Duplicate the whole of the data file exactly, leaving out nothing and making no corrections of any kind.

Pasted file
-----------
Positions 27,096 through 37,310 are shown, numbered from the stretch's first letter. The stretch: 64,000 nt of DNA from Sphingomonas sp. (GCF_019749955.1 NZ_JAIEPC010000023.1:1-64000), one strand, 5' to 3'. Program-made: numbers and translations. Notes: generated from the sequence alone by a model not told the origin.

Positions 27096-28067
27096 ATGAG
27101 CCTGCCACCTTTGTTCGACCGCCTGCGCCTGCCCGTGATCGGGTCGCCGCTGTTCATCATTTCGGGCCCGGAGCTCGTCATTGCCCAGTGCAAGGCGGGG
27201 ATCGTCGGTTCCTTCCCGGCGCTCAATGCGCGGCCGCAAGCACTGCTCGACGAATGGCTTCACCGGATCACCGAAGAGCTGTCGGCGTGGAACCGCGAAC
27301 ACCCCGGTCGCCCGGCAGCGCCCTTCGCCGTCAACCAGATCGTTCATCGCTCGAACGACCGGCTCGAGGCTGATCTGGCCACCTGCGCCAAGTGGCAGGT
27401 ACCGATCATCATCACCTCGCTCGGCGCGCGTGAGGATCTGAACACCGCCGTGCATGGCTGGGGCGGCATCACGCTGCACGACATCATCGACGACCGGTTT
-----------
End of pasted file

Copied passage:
Positions 27,096 through 37,310 are shown, numbered from the stretch's first letter. The stretch: 64,000 nt of DNA from Sphingomonas sp. (GCF_019749955.1 NZ_JAIEPC010000023.1:1-64000), one strand, 5' to 3'. Program-made: numbers and translations. Notes: generated from the sequence alone by a model not told the origin.

Positions 27096-28067
27096 ATGAG
27101 CCTGCCACCTTTGTTCGACCGCCTGCGCCTGCCCGTGATCGGGTCGCCGCTGTTCATCATTTCGGGCCCGGAGCTCGTCATTGCCCAGTGCAAGGCGGGG
27201 ATCGTCGGTTCCTTCCCGGCGCTCAATGCGCGGCCGCAAGCACTGCTCGACGAATGGCTTCACCGGATCACCGAAGAGCTGTCGGCGTGGAACCGCGAAC
27301 ACCCCGGTCGCCCGGCAGCGCCCTTCGCCGTCAACCAGATCGTTCATCGCTCGAACGACCGGCTCGAGGCTGATCTGGCCACCTGCGCCAAGTGGCAGGT
27401 ACCGATCATCATCACCTCGCTCGGCGCGCGTGAGGATCTGAACACCGCCGTGCATGGCTGGGGCGGCATCACGCTGCACGACATCATCGACGACCGGTTT